Jen-Ken Kiln - Vertical Air Bath EDC


The Vertical Air Bath 16 has an 11” wide and 16” deep chamber and will accommodate larger blades.  It comes with the 3-key digital Orton Controller.

Jen-Ken Kiln - Vertical Air Bath 16


The Vertical Air Bath 21 has an 11” wide and 21” deep chamber and comes with the 3-key digital Orton Controller.

Jen-Ken Kiln - Vertical Air Bath 21

The Vertical Air Bath 30 has an 11” wide and 30” deep chamber and is equipped with the 3-key digital Orton Controller.

Jen-Ken Kiln - Vertical Air Bath 30

The Vertical Air Bath Excalibur is the largest of the VABs.  It is 11” wide and a massive 50” deep.  This is a custom VAB 21 with an added chamber.  It can be used in either the 21” or 50” configuration.  Because of the height of this heat-treating oven, special consideration needs to be taken when setting up the work environment.  In the 50” configuration, you will need a platform to work from, a tall quench tank to accommodate the long blades, and taller ceiling height to give yourself ample room to draw out the long blades.  It comes with an AFG 12-key controller standard.

Jen-Ken Kiln - Vertical Air Bath Excalibur

All of the Vertical Air Baths are available for Quiet Drive Solid State Relay upgrades as well as controller upgrades.  Visit us at KilnFrog.com to explore all of the possibilities that these great heat-treating ovens have to offer. 

Also, check out these great videos of the Vertical Air Baths in action.




30 April 2020

New Paragon Kilns

The Dragons Are Here!

Here at Kiln Frog, we are always excited to add new items to our site and chat about kilns that can change how you work! Gail recently added the entire Dragon line from Paragon Kilns.  As you might surmise from the name, these kilns are incredible BEASTS!  Whether you work in glass, clay, or metal, or if you have ever dreamed of having the ultimate front-loading kiln, heat treating oven, or industrial furnace at your disposal, waste no time and take a look at these amazing feats of engineering.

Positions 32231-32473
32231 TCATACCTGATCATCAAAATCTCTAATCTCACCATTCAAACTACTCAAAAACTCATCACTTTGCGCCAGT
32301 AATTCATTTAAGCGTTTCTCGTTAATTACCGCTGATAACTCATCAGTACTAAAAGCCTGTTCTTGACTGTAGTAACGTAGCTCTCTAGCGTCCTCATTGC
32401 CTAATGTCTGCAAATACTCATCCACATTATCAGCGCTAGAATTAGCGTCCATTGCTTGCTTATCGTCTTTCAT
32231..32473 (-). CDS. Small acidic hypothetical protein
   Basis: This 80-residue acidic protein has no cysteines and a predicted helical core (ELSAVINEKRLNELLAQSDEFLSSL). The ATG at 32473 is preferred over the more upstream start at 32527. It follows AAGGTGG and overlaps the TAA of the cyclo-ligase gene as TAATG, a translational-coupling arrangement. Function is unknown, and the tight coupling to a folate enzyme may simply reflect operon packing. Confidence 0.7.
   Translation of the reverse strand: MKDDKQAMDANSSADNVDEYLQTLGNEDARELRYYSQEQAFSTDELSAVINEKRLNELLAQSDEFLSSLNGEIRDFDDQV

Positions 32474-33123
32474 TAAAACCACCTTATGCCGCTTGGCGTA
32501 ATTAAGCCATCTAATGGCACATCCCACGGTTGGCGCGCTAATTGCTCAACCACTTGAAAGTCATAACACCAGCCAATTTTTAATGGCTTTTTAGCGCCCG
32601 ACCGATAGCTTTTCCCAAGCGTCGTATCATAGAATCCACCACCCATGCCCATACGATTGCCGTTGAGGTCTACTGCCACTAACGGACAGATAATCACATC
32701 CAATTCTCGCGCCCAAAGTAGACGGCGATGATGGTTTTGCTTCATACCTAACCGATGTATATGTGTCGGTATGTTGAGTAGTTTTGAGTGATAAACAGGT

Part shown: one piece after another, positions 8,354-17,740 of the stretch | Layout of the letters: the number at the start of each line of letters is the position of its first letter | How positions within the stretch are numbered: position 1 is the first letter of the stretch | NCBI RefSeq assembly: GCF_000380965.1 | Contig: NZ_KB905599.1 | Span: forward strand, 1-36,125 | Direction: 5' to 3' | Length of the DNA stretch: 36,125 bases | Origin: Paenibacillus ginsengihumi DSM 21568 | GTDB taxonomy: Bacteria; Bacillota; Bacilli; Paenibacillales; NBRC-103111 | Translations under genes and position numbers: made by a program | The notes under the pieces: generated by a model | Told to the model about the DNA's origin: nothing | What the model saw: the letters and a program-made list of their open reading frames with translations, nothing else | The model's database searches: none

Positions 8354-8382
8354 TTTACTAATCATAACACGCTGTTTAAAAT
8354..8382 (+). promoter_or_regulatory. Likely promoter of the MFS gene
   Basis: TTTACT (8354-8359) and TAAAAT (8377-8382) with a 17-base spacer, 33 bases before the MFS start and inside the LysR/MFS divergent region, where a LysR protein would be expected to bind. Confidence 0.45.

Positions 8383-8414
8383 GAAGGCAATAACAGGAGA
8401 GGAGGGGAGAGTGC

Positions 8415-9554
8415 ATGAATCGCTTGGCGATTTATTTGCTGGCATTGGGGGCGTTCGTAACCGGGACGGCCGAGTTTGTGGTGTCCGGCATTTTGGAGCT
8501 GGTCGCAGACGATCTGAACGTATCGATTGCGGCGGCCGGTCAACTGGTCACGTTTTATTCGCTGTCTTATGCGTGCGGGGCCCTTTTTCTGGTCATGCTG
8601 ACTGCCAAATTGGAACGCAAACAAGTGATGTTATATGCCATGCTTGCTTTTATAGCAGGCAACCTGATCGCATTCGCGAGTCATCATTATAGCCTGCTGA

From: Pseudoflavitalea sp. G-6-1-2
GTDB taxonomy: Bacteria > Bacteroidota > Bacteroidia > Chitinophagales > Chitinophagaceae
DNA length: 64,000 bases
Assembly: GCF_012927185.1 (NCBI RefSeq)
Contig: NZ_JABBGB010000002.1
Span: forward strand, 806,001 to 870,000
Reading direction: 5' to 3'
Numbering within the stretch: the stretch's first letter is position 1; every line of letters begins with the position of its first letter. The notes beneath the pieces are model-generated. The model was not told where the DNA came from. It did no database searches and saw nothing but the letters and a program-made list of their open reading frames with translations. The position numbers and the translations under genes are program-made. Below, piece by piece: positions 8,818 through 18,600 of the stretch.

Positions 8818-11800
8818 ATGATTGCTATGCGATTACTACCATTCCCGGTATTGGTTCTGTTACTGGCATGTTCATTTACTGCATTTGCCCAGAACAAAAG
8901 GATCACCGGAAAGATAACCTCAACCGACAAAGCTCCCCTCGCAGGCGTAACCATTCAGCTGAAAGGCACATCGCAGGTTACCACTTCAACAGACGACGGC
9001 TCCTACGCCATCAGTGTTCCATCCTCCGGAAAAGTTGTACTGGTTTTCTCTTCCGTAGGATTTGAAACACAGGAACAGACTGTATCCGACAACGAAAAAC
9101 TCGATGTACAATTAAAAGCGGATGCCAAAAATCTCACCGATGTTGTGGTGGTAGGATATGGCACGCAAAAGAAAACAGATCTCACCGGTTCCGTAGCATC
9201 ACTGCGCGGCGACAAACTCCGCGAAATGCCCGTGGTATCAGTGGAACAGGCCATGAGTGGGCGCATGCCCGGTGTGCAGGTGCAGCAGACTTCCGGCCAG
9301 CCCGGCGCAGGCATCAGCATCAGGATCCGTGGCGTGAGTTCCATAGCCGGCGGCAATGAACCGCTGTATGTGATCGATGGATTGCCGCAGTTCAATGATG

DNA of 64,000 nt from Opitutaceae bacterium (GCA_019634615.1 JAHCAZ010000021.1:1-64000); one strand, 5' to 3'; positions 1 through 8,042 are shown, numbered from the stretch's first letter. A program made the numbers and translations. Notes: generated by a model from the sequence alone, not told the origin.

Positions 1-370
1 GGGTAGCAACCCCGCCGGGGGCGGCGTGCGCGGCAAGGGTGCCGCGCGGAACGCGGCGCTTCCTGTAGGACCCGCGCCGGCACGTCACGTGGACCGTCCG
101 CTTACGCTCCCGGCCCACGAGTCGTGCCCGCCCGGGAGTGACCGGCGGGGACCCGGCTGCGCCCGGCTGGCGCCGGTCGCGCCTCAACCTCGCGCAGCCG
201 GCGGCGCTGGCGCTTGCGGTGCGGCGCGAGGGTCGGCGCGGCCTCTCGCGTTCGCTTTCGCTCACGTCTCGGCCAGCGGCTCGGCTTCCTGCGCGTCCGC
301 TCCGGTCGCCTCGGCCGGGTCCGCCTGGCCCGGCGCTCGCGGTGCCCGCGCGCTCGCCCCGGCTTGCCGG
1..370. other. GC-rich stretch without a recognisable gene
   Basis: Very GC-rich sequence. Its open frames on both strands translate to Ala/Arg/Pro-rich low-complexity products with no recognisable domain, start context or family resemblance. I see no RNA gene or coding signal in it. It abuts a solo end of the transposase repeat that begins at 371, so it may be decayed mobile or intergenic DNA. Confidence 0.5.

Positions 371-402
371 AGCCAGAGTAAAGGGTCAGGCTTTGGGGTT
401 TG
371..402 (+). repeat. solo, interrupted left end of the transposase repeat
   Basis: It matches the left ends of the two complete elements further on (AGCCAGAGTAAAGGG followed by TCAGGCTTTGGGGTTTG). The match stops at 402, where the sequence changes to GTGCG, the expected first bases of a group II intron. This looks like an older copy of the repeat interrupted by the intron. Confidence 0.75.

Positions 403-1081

There are three Dragons to choose from in the product line, and they come in any color you choose.  Each model has its own personality and strengths as one might suspect, so let’s dive right in and go exploring in this wonderful world of heat.

The Dragon 24 – This is the production potter’s dream kiln. 
  • It’s front loading with plenty of space to accommodate the largest of projects and is capable of firing to cone 10 all day long.  Being a front loader is also a great benefit when you have large projects to fit in for a bisque firing.  No worries about knocking your 24” greenware urn on the side walls as you try to lower the piece into place from above.  Just swing the door open and slide it right in.  That door by the way is mounted on an impressive ¾” steel rod with sealed bearings and it opens a full 160º to give you ample access to the interior of the kiln.  The door is held securely closed by two spring loaded latches during firing.
  • The Dragon 24 has an interior dimension of 24” by 24” by 27” in height.  That’s 9 cubic feet of interior space, and from a production standpoint, that’s a lot of space!  You could have multiple levels of mugs, plates, or tiles in this kiln all firing at once. 
  • And how about those walls?  They are constructed of 3” firebrick with an additional 1” outer layer of ceramic fiber to retain heat.  That’s four inches of insulating material, all encased in a sturdy metal case that can be painted in your choice of one of eight colors. 
  • The kiln floor is a whopping 4 ½ inches of fire brick.  Why so thick, you might ask?  This kiln has been designed to retain as much heat as possible.  This give you, the operator several advantages.
  • It stays much cooler on the outside than a traditional kiln.  The case temperature at cone 10 is around 170º compared to 400-500º on more traditional designs.